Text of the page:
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Monday, May 17, 1999 Published at 18:27 GMT 19:27 UK


World: Europe

US and Nato divided on ground troops

Casualty concerns: The US public may not tolerate American deaths

Kosovo: Special Report
Divisions are persisting between Nato's member states on the issue of whether or not troops should eventually be committed to a land invasion of Kosovo.

In the United States, that difference of opinion appears to have extended to the government and the military.

Crucially, US President Bill Clinton - without whose approval such an operation would be impossible - is still extremely wary of a public opinion backlash in the event of American casualties in Kosovo.


The BBC's Paul Reynolds: "There is also the question of the timetable for moving troops"
However, media reports suggest that the US military sees the commitment of troops as essential to achieve alliance's aims.

Of the other Nato countries, the UK is signalling that it is most strongly in favour of driving the Serb military out with ground forces, while Germany and Italy seem to be building for an early end to the conflict through diplomacy.

The most notable American critic of Nato policy has been former US General Colin Powell, who masterminded the United Nations campaign in the Gulf Conflict.


[ image:  ]
The principle of using overwhelming force to achieve defined political objectives - the so-called Powell doctrine - is not being pursued in Kosovo, he said on Sunday.

He told an American television network: "And so the Powell doctrine would suggest that once you pick a political objective, you then apply the appropriate means to achieve that objective.

"Go all out, yes, and war involves casualties."

That view has allegedly been reinforced by the US Joint Chiefs of Staff in a letter to the US Defence Secretary William Cohen - sent several weeks ago, but only recently leaked from the Pentagon.


[ image: General Powell:
General Powell: "Appropriate means"
Published in Newsweek magazine, the letter states that bombing alone will not achieve Nato's objectives and that troops will eventually be needed.

Newsweek's National Security Correspondent John Barry told the BBC: "It does come at a significant time because the generals realise that we are running out of time in Kosovo.

"Winter begins in Kosovo in the middle of October and the military are telling the administration that they need to have troops on the ground by the beginning of August in Kosovo if they are to sort out the refugee chaos before the snows come.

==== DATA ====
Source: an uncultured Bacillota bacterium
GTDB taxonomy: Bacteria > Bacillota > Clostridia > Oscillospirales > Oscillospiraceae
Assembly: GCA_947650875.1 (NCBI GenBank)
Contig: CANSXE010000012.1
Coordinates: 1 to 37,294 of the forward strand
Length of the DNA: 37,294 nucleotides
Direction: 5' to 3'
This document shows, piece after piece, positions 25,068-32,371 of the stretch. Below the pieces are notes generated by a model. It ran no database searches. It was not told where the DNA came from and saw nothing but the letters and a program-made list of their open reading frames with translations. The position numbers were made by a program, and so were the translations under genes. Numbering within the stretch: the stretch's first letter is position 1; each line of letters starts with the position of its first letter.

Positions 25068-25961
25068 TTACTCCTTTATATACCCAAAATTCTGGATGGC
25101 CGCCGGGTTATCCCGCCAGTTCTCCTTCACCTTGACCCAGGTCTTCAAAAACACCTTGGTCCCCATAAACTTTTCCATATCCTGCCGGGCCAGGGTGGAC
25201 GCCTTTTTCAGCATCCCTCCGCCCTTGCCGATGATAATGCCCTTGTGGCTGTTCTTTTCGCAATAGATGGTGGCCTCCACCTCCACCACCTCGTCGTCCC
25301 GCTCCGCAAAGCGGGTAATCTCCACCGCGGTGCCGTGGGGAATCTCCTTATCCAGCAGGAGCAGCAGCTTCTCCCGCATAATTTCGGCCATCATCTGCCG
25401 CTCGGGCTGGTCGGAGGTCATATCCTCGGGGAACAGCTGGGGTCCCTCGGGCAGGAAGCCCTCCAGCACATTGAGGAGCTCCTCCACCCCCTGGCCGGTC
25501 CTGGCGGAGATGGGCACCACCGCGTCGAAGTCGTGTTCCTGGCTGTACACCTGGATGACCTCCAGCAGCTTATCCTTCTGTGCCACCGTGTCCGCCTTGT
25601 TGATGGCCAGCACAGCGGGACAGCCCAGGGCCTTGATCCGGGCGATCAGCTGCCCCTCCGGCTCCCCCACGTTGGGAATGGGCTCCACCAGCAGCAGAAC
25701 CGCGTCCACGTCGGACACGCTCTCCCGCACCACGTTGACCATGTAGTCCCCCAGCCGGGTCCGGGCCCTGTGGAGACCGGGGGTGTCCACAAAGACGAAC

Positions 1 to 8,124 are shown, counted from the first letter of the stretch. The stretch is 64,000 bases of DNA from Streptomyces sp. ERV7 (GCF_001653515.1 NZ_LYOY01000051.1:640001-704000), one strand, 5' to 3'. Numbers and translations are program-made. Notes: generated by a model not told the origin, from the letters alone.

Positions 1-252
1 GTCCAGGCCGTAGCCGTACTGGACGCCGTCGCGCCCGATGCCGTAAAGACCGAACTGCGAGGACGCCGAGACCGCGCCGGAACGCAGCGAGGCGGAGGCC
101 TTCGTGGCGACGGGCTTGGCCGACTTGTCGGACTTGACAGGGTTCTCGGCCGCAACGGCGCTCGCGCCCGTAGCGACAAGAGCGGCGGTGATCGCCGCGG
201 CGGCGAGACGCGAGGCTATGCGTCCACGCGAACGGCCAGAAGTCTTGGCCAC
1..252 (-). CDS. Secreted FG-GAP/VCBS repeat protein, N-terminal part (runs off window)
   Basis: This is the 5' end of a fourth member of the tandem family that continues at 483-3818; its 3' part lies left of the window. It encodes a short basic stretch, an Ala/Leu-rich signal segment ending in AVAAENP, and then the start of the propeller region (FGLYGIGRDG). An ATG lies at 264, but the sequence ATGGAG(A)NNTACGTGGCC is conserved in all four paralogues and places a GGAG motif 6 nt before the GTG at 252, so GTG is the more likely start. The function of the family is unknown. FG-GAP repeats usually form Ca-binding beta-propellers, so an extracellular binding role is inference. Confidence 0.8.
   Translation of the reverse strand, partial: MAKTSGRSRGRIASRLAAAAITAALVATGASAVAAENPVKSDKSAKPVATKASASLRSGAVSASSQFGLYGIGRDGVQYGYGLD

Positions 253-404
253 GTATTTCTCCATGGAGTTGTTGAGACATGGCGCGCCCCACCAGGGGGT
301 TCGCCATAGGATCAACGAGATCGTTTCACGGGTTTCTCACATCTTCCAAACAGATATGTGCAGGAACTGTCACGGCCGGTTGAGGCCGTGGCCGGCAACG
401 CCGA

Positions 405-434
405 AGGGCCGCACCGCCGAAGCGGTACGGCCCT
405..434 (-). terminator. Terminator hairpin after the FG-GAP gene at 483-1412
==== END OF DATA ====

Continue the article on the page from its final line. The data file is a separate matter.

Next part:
"And if they have to do that then they have to start planning for it by the beginning of June. So time pressure is really beginning to tell on President Clinton."


[ image:  ]
White House Correspondent for the New York Daily News, Tom De Frank, said US polls suggesting public approval for Nato action in Kosovo could change rapidly in the face of casualties.

The loss of two US aircrew in an Apache helicopter training accident was enough to delay deployment of the formidable anti-tank aircraft in Kosovo, he said.

"There is a growing sense of isolation in this country. I have always said that Americans like military expeditions as long as nobody gets killed.

"It's also a function of the fact that the president and all of his principle advisers worked very hard to avoid military service in their younger days.


[ image: KLA: Fighters say the Yugoslav army is demoralised]
KLA: Fighters say the Yugoslav army is demoralised
"I don't think they understand the military, I don't think they appreciate the military and I don't think they understand that the military option, while unpleasant, is sometimes the only credible option."

But UK Foreign Secretary Robin Cook has suggested that planning of a sort for the deployment of ground forces is already under way.

"We did, in Washington three weeks ago, set in hand the planning for all options in which we could take troops into Kosovo to take the refugees back," he said.

"We asked [Nato Secretary General] Javier Solana to do that. And what he is doing is planning to take advantage of the success of the campaign that we are currently carrying out.


[ image: Nato: Officially the bombs are working]
Nato: Officially the bombs are working
He said that he had spoken to the head of the Kosovo Liberation Army, who confirmed that Yugoslav troops were "more demoralised than ever and are deserting in very significant numbers".

"We are making an impact in Kosovo. We must be ready to take advantage of that when the time comes," he said.

Nonetheless, former US Secretary of State, Lawrence Eagleburger, says that deployment of troops is likely to remain too politically unpalatable for US President Bill Clinton to commit to it.

"I suspect that we'll end up with some face-saving diplomatic formula which will leave Milosevic in charge, but will try to make it look as if the deal's more than it will be," he said.



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